How to make your press releases more ‘Enchanting’!



 October 19, 2011

Guy Kawasaki is an interesting writer and speaker. He is well known for being an Apple evangelist, working for the company twice and is an accomplished author and speaker on Technology and business development. His latest book is called ‘Enchantment: The Art of Changing Hearts, Minds and Actions’ and is all about why being likeable, trustworthy and honesty are critical components for any business or entrepreneur.

So far so obvious but why is this important for the PR professional, marketer or press release writer?

Most simply, tour writing is an extension of you. No matter how technically proficient or gifted you may be with words or messages, if you lack sincerity or commitment to your message then this will show through like a torch shone through an old bed sheet.  Your choice of words, your messaging, the overall tone, style and delivery – if you approach any press release assignment with less than total commitment or belief – if you aren’t ‘enchanted’ with the product, service or message you are conveying then you are doing your client or company a disservice by putting finger to keyboard.

Kawasaki outlines what he calls his three pillars of Enchantment; namely 1) Be Likeable; 2) Be Trustworthy and 3) Have a Great Cause.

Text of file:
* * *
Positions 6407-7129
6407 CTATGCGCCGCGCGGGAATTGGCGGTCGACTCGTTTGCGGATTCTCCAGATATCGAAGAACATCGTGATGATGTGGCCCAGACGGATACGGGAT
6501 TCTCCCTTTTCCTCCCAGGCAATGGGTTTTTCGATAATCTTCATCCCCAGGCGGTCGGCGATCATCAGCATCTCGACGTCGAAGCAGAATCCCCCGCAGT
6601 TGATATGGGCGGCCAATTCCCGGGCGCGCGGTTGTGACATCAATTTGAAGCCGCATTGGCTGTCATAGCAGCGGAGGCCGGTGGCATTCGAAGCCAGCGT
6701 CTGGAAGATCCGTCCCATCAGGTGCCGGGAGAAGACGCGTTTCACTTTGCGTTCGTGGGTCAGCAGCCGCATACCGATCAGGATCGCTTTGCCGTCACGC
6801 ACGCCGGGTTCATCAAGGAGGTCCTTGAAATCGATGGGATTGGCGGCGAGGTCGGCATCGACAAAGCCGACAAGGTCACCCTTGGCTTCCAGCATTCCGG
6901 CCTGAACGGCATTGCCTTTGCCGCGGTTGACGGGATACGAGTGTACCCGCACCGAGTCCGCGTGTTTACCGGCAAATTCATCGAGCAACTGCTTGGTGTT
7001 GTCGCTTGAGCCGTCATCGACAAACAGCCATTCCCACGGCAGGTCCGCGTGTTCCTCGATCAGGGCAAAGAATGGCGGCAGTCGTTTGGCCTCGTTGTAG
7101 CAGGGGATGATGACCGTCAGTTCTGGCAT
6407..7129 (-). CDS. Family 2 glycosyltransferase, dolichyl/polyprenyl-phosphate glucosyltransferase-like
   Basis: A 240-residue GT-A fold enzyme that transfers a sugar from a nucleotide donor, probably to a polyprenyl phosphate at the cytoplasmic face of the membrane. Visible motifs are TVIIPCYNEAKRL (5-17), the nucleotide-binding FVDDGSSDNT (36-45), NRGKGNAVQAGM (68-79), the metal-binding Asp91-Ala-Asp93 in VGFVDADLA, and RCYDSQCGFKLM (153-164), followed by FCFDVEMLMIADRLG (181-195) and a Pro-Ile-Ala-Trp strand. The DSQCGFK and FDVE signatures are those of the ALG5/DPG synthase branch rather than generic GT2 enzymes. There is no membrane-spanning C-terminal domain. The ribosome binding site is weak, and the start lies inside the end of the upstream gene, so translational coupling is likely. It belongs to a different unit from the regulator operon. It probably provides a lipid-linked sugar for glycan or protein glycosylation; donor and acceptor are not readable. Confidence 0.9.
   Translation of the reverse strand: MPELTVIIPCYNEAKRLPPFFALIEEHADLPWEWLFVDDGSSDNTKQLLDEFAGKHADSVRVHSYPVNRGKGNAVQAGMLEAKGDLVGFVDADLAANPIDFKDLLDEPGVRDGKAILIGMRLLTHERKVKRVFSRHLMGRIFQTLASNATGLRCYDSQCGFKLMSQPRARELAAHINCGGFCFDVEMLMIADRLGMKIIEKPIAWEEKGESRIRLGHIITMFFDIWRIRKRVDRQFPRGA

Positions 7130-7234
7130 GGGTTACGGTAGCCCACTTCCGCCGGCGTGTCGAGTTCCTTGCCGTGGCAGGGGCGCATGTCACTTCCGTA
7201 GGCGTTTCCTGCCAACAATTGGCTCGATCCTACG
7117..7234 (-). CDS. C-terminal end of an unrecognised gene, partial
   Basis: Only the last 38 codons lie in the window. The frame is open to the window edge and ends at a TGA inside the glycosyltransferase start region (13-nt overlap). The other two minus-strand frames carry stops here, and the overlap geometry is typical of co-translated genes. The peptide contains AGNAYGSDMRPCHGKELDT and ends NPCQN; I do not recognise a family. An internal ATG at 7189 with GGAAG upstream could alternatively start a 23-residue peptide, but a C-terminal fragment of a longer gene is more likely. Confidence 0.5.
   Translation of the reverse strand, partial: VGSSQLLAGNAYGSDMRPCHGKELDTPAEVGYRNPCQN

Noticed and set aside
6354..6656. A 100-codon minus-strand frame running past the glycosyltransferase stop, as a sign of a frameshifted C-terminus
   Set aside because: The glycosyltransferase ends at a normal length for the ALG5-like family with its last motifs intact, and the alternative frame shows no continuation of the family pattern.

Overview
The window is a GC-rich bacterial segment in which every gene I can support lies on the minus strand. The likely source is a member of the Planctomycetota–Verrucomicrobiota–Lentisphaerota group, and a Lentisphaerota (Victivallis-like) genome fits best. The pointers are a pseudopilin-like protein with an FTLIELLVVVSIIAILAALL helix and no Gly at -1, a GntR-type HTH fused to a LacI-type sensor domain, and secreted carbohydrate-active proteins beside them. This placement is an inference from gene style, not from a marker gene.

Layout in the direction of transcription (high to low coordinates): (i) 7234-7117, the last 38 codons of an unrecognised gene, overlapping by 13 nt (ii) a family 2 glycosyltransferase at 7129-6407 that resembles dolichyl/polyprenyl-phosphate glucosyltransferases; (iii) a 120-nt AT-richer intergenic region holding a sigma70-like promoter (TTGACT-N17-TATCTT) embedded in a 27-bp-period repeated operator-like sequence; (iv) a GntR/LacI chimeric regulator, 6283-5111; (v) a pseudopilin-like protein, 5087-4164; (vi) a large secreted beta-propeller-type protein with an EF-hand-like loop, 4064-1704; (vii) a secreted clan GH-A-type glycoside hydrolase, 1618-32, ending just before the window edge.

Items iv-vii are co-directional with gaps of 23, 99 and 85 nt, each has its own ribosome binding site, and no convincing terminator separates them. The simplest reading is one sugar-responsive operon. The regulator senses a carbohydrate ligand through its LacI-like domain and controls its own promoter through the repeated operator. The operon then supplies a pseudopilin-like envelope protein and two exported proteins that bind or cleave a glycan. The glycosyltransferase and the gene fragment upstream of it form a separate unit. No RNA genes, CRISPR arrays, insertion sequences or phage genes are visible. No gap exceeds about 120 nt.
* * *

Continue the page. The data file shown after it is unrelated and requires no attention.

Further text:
Apart from being common sense, all these pillars are dependable on each other. If you are not likeable, you will not be viewed as trustworthy; if you are not seen to be trustworthy then you’re cause will be considerably weakened; if you’re cause has no traction then it won’t matter how likeable or trustworthy you are.

These pillars also form the foundation of any good press release. If the reader likes and trusts what they are reading then they will be more likely to buy into your message.  How do you build your foundations though?   By doing your very best on every release you write, by giving each paragraph and sentence your best efforts, checking thoroughly for grammar and spelling errors, polishing a release until it shines and your effort is reflected through the writing.  Energy is always present and tangible, even in releases that may not be the most exciting in the world. Your passion and effort will make the difference and will stand a better chance of ‘Enchanting’ the reader.

The book also touches on other strategies that a writer can adapt to improve their and their releases likeability.  The ‘Premortem’ is one such example.

Kawasaki talks about the Premortem as a project meeting where the team talks about the project as if it had already failed – they will then go through it to find weak spots and then go about correcting them before the project goes live.  It is even easier for a press release writer to do this than a project team.  Look at your release and imagine that it has not achieved any traction or readership. Why would this be? What would you change about it to fix this?  Once this idea is in your head, it will be easy for you to pre-empt these problems.

Kawasaki insists on the need for total transparency in projects and this applies to press release writers too. Tell your clients exactly what you can and will do before delivering the release or project then go ahead and do just that. Deliver what you say you will deliver; if you deliver more, great; but at the very least you will be keeping your word and enhancing your trustworthiness.

The book is available from Guy Kawasaki’s own website – http://www.guykawasaki.com/enchantment/ – and would be well worth a closer look for any writer.

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